Busy Student/Athlete Helps Families Suffering from Food Insecurity

Daily Point of Light # 7734 Jan 26, 2024

Meet Daily Point of Light Award honoree Riley Waxman. Read her story, and nominate an outstanding volunteer or family as a Daily Point of Light.

An avid soccer player since childhood, Riley squeezes a lot out of life. High school soccer and club soccer keep her busy, but never at the expense of the families she serves through diverse service opportunities offered by Service and Learning Together (SaLT). Riley always finds time out of her busy schedule to make a positive difference in her community.

When Riley started with SaLT three years ago, the organization served 25 families. In 2023, that number grew to 530 families. In that time, SaLT has distributed more than 30,000 shopping bags of food and supplies.

What inspires you to volunteer?

When I was a 7th grader, I was encouraged by my science teacher to join a middle school service club called Northwood Gives Back. I quickly fell in love with serving others. Then the COVID pandemic struck, which meant we had to shift gears. The teacher who started Northwood Gives Back along with three other students and Brad Swanson started a new initiative called Shop and Drop, which is now a branch of SaLT. I collected donated clothing items, washed them and distributed them to Lake County area families fighting food insecurity.

Riley Waxman, cuts drywall out of ceiling to help restore a home damaged by both Hurricane Katrina and Hurricane Ida. /Courtesy Riley Waxman

Tell us about your volunteer role with SaLT.

Service and Learning Together is a nonprofit organization based in Highland Park, Illinois. SaLT has many service branches that include service trips, Love2Learn which is tutoring for children of the families we serve, Take Care packages for migrant families that help them set up new lives in the Chicago area, and a Shop ‘n Drop program where we buy groceries and supplies for food-insecure families. We also make SaLT candles which are decorated with the seven SaLT principles, and we hold several service-learning trips every year.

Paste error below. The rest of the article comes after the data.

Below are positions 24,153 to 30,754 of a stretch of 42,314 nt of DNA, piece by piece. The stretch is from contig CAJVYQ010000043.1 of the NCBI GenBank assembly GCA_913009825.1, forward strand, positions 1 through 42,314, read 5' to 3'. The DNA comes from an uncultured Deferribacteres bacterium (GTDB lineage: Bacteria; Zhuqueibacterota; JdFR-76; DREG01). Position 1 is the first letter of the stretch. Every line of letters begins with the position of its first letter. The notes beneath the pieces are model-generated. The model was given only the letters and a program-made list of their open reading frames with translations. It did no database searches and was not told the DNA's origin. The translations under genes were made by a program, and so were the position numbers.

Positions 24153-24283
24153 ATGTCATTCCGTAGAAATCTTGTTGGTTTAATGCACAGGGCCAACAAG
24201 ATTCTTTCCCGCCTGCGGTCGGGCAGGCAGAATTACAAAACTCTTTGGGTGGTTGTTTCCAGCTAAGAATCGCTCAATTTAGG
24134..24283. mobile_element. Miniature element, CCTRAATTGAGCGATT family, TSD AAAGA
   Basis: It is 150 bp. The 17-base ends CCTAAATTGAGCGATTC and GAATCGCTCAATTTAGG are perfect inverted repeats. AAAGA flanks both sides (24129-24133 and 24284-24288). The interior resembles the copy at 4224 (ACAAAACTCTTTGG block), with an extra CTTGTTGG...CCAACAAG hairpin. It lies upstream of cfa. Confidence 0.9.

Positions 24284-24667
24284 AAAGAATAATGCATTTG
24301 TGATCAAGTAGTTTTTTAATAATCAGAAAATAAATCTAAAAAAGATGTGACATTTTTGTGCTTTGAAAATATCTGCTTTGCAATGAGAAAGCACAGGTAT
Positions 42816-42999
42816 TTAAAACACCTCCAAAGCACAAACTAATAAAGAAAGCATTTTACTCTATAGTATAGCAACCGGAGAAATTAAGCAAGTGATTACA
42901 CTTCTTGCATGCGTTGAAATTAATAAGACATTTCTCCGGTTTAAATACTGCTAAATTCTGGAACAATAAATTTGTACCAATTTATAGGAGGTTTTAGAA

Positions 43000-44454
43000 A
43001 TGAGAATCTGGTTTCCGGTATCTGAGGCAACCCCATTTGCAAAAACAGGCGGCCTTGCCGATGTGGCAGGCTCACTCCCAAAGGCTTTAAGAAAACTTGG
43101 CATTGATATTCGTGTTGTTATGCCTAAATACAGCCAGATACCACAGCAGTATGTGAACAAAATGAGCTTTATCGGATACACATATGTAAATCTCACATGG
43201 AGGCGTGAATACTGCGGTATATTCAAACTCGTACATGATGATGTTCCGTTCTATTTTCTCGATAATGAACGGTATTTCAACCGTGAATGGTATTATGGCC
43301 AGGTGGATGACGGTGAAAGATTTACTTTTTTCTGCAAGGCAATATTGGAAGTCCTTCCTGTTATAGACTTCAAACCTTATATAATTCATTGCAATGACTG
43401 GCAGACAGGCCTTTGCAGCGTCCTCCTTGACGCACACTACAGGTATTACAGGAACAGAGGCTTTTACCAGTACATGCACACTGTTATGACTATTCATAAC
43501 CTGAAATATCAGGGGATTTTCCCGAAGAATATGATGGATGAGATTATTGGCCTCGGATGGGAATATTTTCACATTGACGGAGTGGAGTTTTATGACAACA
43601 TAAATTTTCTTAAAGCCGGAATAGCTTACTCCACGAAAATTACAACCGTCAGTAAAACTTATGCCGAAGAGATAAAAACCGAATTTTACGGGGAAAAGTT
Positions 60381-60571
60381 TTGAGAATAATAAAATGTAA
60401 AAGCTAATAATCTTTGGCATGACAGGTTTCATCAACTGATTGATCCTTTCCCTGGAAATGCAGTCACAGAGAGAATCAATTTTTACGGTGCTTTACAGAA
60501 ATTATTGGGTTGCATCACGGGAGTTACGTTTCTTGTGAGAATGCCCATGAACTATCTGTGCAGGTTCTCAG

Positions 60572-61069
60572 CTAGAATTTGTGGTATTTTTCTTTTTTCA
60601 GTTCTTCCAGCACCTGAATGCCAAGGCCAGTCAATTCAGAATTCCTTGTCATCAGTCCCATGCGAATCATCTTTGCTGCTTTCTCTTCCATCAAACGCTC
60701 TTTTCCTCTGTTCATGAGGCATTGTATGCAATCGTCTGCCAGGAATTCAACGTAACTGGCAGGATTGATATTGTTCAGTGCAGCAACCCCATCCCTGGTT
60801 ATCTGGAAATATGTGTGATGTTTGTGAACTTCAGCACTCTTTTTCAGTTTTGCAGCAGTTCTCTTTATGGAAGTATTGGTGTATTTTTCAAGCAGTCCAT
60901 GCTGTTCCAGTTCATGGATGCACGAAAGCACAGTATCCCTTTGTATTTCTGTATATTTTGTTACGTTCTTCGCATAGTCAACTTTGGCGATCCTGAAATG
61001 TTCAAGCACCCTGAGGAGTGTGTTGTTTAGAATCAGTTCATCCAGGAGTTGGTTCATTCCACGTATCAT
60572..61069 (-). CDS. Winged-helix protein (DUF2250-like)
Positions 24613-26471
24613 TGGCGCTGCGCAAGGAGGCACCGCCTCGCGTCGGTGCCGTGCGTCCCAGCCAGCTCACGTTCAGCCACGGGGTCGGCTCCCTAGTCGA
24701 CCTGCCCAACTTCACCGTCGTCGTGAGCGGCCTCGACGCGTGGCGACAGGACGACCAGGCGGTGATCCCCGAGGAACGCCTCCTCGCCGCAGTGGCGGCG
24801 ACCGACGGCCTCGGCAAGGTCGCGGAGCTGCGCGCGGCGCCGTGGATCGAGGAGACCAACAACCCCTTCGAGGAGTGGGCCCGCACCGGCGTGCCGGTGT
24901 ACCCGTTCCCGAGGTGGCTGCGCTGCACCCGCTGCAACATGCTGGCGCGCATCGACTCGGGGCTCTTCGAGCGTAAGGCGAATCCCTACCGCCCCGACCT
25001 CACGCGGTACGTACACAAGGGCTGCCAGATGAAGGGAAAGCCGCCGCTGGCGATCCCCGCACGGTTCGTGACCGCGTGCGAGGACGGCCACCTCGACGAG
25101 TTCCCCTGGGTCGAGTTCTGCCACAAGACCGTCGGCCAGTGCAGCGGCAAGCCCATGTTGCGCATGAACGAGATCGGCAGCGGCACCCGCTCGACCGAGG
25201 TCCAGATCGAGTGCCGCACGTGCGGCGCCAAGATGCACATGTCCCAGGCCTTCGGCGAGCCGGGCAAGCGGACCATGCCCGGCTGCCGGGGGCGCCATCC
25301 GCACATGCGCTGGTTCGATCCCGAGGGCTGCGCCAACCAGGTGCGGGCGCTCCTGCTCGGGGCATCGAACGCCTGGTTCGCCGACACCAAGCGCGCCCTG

I help ensure that the 530-plus families we serve receive adequate food and household necessities.

I volunteer nearly every day for SaLT, which works out to about 5-7 hours a week. We’re always involved and engaged with our families. Most of the work is done by 12 student volunteers. We are student-run and adult-supported.

Going back to a few years ago, I started a branch of SaLT called Dream Big which provided physical activity for children of our families (during covid) – basketball, art, singing. Once schools opened up again there wasn’t such a pressing need for this branch, so today, I participate in all of these but most of my time is spent helping families to provide them with what they need. I organize groceries and daily necessities, do shopping for our families through Shop ‘n Drop, and either drop these supplies off at their homes or meet them at a pick-up point.

I also work on securing donations from corporate sponsors and community members through social media and email campaigns. I do whatever is needed for our families.

What inspired you to get started with this initiative?

Seventh grade is a young age to start volunteering, but when my middle school science teacher, Ida Fiore, encouraged me to join Northwood Gives Back, I immediately started seeing the reactions of the families we were helping. It was very moving, and there was absolutely no doubt in my mind about working with SaLT as a high schooler.

What are your long-term plans for goals for the organization?

My long-term plans for SaLT are to get as many people involved as possible. One of our guiding principles is, “Bring it Home,” which means to spread our impact and get more people involved. We hope to continue to be the safety net for food-insecure families in the area. Our grand vision is to end food insecurity.